2. Interesting piece with helpful exhibits. A reaction to one of your questions is whether or not an increased focus on sustainability would have a detrimental impact on corporate profits. 66% of consumers state that they are willing to pay more for sustainable products, but is that enough? And can we be sure that the sustainable products will have the same taste and quality in the long term? Mars executives are responsible for making decisions that maximize shareholder equity. Too much focus on sustainability and too little focus on financials could open up the company to being targeted by activist shareholders like Icahn or JANA. Given activists’ attention to financials, overemphasizing sustainability today could derail the company’s long term commitment to the environment.

  3. Hearing about the efforts Mars is making via SAGP makes me wonder how they will navigate the inevitable trade-offs that will accompany its implementation. What happens when, to the above comments, short-term profit may suffer as a result of the investments, even if they hopefully will pay off long term? I’m wondering how Mars is supporting suppliers, especially the smaller ones who may be less able to shoulder a new investments, in making these sustainable changes. I’m also wondering how Mars will navigate the situation of realizing via the genome analysis initiative that some crop techniques that may improve yield (one of the stated goals) may simultaneously be harmful to the environment. Another sectionmate’s essay was about coffee, and the author noted that some farmers were turning to less sustainable practices as a result of the rising costs and volatility of climate change in order to increase yield. This will be a tricky situation that Mars will run into numerous times so hopefully they have put thought into how to balance the competing goals of profit and sustainability.

  4. Thanks for the great article! In response to the previous two comments above, the cynic in me questions if Mars somehow has something to gain financially by leading the charge toward sustainability. I wonder how much of their initiative is led by a feeling of corporate social responsibility versus a chance to make a future profit, since I would imagine that Mars has a lot to gain if some of its SAGP initiatives are successful. In particular, I see their initiatives to invest in in understanding plant genomes in order to improve crop yields and investing in renewable energy to sustain operations to be two steps that while great for the environment, may also be great for Mars’ bottom line.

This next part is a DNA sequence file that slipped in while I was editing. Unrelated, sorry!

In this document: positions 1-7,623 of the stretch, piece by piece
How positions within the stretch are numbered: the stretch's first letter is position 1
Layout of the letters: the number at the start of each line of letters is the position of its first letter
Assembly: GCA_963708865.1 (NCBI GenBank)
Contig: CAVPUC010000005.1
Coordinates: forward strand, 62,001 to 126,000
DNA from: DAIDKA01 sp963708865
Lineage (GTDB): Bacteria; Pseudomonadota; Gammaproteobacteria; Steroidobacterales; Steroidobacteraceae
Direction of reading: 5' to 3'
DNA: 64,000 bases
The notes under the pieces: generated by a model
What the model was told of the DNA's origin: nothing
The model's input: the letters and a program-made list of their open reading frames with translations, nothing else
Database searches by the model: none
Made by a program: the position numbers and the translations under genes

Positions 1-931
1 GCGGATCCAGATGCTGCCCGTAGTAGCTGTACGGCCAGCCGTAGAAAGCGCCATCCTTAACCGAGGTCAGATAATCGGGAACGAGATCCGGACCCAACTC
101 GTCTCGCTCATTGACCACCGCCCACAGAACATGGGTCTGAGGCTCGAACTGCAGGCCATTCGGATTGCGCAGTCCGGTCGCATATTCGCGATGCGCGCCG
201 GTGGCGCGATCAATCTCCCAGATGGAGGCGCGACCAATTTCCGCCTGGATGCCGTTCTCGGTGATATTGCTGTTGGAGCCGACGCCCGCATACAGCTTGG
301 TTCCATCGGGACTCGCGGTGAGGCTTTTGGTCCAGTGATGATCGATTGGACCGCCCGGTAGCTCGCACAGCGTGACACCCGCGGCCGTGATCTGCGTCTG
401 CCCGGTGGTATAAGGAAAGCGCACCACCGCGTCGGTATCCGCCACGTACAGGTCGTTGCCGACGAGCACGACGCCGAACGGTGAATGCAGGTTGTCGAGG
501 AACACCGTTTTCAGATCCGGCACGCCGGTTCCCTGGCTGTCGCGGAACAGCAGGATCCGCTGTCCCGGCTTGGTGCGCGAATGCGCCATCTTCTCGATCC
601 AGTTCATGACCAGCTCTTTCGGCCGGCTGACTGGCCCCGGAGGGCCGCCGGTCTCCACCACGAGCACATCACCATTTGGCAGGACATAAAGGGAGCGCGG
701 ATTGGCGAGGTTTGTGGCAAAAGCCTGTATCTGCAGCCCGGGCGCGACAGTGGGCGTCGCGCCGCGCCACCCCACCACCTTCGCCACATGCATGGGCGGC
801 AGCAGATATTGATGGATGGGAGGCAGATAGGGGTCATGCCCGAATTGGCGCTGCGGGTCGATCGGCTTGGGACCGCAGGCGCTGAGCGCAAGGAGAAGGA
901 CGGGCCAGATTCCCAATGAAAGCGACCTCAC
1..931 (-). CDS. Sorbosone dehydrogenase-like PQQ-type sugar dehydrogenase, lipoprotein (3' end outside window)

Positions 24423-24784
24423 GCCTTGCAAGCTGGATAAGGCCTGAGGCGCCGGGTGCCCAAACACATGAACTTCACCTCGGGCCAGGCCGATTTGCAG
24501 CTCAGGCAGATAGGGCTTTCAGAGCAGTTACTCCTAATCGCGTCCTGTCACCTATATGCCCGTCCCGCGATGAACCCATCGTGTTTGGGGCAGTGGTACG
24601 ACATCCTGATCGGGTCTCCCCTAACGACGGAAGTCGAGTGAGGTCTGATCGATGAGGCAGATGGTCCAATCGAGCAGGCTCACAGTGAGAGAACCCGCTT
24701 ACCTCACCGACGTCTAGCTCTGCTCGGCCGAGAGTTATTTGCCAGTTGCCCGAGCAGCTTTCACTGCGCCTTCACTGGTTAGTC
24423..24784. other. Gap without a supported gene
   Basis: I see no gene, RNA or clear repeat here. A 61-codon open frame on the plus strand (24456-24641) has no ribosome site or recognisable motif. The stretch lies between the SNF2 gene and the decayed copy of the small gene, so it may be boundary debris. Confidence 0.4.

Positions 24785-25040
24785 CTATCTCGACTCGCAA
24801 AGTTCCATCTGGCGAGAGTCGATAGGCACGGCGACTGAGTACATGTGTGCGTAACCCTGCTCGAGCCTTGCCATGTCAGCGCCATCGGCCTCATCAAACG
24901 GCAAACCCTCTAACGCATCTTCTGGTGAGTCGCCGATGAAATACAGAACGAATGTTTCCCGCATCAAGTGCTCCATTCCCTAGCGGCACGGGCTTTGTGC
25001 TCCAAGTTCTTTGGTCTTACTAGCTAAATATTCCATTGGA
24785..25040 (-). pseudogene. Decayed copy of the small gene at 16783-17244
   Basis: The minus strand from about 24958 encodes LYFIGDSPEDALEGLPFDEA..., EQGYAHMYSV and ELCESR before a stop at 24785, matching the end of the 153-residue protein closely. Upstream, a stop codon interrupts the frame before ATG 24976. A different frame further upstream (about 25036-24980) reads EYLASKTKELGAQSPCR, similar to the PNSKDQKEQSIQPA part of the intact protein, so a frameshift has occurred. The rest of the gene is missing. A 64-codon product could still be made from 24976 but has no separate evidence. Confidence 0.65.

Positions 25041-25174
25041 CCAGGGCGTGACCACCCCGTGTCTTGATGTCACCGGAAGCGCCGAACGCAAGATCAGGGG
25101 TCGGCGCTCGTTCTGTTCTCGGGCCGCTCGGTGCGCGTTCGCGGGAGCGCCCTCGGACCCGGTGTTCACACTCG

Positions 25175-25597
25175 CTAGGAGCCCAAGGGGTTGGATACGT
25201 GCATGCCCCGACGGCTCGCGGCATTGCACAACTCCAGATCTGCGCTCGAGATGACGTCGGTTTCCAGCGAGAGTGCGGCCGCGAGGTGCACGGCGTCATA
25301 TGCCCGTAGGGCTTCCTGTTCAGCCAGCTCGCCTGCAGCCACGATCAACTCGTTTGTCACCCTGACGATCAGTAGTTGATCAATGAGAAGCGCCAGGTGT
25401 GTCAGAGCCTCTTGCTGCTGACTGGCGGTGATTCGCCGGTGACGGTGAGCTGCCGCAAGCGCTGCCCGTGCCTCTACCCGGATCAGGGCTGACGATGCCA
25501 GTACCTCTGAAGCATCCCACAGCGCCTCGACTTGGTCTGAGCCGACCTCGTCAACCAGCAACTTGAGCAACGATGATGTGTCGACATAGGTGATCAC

5. Similar to the comments above, I too am skeptical regarding Mars’ real reason for this push for sustainability, as well as whether the business and economic rationale are truly there. I do not believe the PR / marketing benefits of this strategy will be significant enough to warrant Mars’ heavy investment. Therefore, they must believe that these actions will have positive impact on their bottom line (perhaps in the long-term). I think the concern that climate change and global warming will affect raw materials production worldwide and drive up costs/decrease output is a valid one, but the timeline and magnitude of these effects are uncertain. How can Mars justify a $1B investment today for something that may not yield gains for decades? Additionally, I believe their biggest challenge may be to get other companies on board. Cross-industry action groups will be key to pushing this movement forward and I’m not sure if the financial argument is compelling enough to encourage other major players to invest so heavily.